The publication consists of eleven chapters (introduction and afterword included) stretching over 244 pages. After an introductory chapter the second chapter deals with dissent within the philosophical tradition of liberalism. Liberalism is identified as the most tolerant of all traditions when it comes to dissent (p. 33). The next chapter deals with Marxism as political tradition. Among Marxist political parties dissent was viewed as a threat to unity and at times severely contained (p.48). Although Marxism seems to have faded away over time, it most probably will continue to exist as theoretical tradition (p. 52). The fourth chapter deals with Natural Law. Natural Law is perceived as a philosophical tradition not reliant on revelation. The connection between Natural Law as philosophical as well as ethico-religious tradition, is based on the rational character of this tradition. Dissent is managed on a rational level although exercising authority becomes part of the solution to maintain unity (p. 68). The next chapter deals with Judaism. The main argument here is that Judaism focusses more on belonging than believing (p. 80) and therefore Judaism is judged as being quite open to pluralism and tolerant of diversity (p. 84). Chapter 6 deals with Christianity. The violent ways in which Christians over centuries reacted to dissent (p. 100-102) is an indication of the level of intolerance. Although internal measures were in place to contain dissent, Christianity ended up as a hugely diverse religion (p. 109) but still flourishing in spite of its divisions. Christianity as the default religion of Western modernity advanced the individual right to be free and have personnel choice of belief (p. 111). In the next chapter the heterogeneity of Islam is discussed (p. 137). It is publicly perceived that Islam is divided and highly intolerant at internal division (p. 150). The conclusion however the contributor reaches is that there is not only one way of reacting to dissent within Islam (p. 156). The problem of internal disagreement is aggravated by post-colonialism and anti-Western sentiment (p. 156). Chapter 8 addresses South Asian traditions such as Hinduism and Sikhism. Based on an historic interpretation of the origin of Hinduism it is clear that diverse traditions existed prior to the 'construction' of Hinduism (p. 167) leading to an extreme tolerant and accommodative Hinduism. Sikhism on the other hand is in battling the maintenance of identity (p. 169) focussed on rigid boundaries and exclusiveness (p. 177). This process is linked to politics and power (p. 182). The next chapter deals with Confucianism. As Confucian was a term used to describe a wide variety of rituals and convictions it was easily abused by political powers to indicate a national unity by describing culture as Confucian. The state became the vehicle stemming dissent and ensuring stability. The state stands central in the beliefs and values of Confucianism (p. 194). Only in recent times with the collapse of a central authority (p. 197) did Confucianism start blossoming into 'hundred schools of thought' (p. 194). In the second last chapter Buddhism is addressed. The approach of this chapter is different than in the other chapters. By recounting four events of dissent in Buddhism (p. 201), the contributor leaves it to the reader to inductively come to an understanding how Buddhism reacts to dissent. Buddhism over time proved to be tolerant and accommodative to adapt to its context (p. 217). In the final chapter the foregoing description of religions in their reaction to dissent is categorised. Three questions are addressed: how do religions react to dissent, what is the relation between traditions and state power and lastly, how do traditions react to feminist and gay activists as form of dissent?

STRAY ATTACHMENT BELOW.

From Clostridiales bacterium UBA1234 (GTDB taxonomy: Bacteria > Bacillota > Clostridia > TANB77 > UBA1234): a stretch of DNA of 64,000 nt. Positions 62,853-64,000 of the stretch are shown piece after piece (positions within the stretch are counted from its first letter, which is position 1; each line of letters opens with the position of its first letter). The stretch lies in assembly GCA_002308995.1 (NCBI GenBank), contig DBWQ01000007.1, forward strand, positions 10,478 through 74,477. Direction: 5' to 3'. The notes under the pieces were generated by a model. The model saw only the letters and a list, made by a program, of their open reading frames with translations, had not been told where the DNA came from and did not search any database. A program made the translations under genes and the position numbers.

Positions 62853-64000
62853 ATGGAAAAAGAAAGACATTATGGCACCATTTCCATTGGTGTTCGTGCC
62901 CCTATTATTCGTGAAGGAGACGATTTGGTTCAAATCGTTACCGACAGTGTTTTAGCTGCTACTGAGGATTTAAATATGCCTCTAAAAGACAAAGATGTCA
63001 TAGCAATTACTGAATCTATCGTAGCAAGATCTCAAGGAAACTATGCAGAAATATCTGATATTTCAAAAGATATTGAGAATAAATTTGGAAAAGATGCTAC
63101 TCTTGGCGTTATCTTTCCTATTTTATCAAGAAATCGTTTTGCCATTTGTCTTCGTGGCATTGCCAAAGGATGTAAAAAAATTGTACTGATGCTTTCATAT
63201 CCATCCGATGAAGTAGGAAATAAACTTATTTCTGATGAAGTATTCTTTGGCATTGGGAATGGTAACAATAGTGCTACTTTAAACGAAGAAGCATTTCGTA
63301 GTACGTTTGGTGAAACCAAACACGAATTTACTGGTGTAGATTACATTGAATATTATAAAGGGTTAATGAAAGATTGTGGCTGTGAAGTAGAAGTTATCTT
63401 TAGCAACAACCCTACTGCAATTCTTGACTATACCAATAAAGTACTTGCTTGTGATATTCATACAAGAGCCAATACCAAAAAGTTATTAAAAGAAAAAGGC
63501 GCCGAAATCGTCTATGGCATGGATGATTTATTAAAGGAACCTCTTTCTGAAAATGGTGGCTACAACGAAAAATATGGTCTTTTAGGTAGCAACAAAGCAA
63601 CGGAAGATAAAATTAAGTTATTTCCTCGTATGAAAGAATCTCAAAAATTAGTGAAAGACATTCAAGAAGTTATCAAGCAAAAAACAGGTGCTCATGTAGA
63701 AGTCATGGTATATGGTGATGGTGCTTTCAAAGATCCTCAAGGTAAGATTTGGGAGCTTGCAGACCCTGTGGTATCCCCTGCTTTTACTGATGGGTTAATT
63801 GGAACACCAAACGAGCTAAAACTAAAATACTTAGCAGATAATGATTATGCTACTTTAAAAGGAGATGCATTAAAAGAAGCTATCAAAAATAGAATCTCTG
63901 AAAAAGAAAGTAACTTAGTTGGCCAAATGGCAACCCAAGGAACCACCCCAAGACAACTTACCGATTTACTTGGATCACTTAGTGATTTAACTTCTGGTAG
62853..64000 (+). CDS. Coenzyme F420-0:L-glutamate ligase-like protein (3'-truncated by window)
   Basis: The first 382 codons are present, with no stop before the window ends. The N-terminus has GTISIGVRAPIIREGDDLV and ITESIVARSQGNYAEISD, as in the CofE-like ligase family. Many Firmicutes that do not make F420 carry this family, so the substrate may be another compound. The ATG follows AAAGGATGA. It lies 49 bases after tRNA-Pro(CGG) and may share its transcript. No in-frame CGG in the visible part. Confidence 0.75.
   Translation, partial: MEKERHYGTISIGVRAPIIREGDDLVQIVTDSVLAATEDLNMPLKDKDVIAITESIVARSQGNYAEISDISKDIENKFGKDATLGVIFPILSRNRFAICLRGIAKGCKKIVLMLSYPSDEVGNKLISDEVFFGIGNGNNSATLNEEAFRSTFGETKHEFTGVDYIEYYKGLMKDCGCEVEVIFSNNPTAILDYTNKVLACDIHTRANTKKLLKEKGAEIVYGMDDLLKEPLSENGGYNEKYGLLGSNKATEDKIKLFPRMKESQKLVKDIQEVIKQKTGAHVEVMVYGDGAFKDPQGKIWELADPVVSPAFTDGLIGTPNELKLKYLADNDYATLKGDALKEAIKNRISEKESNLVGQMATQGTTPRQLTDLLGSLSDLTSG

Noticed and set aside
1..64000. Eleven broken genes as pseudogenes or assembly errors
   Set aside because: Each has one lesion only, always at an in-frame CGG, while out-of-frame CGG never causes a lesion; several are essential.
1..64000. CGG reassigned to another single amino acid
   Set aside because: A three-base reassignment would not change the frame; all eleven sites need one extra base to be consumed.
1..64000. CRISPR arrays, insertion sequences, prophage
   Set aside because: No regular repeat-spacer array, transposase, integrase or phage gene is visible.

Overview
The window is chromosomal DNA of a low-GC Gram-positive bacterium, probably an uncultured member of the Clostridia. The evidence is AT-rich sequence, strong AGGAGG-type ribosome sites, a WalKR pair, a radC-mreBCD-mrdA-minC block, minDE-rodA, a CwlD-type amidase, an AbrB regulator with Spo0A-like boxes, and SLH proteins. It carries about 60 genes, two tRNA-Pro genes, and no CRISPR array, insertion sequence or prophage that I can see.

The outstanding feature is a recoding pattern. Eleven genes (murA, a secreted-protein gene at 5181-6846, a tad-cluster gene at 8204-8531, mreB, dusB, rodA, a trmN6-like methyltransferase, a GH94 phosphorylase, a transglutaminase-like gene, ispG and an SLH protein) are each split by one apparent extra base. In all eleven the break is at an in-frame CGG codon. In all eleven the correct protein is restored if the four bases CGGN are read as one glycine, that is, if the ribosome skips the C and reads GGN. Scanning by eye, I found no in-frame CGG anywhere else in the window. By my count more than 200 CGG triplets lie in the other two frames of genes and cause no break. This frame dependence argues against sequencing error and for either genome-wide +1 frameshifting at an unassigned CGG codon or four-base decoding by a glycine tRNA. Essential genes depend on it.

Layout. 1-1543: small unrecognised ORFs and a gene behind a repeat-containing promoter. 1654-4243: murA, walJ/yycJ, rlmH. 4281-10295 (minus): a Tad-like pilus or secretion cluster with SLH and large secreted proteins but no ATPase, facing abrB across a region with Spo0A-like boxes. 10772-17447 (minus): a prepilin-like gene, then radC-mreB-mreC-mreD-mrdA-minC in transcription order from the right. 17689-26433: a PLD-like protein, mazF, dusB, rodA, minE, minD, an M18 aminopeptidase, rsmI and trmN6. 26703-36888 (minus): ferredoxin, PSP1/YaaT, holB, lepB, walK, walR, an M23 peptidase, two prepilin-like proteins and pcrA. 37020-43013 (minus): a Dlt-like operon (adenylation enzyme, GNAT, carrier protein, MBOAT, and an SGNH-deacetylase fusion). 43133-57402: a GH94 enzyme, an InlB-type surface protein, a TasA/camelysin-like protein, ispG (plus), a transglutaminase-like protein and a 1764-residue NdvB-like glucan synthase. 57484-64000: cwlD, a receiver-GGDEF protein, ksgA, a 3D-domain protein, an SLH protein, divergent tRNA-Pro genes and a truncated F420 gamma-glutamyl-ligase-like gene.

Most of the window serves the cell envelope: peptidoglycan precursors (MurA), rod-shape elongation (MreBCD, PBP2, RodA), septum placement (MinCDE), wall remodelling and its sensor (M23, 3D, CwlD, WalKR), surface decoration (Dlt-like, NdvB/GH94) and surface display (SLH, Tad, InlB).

Overall Impression and Relevance to the Field of Religious Studies

This publication is the result of a combined effort in independent research on a central topic of religious dissent and reaction to it. It indeed succeeds in presenting thorough research on a topic not widely discussed, and even less as a comparison between traditions. This publication can be recommended for all scholars interested in understanding the way in which religions react to diversity. The value of this publication lies in its multi-disciplinarity as it holds value for religious studies, philosophical and political perspectives.

The only limitation of the publication is that it is a reflection from a Western perspective. Peter Nosco (p. 201) acknowledges this limitation by agreeing studying religions can reflect the perspective of the researcher instead of allowing those affiliated to the religion to present a perspective. This publication makes nevertheless for fine reading.

Creative Commons License All the contents of this journal, except where otherwise noted, is licensed under a Creative Commons Attribution License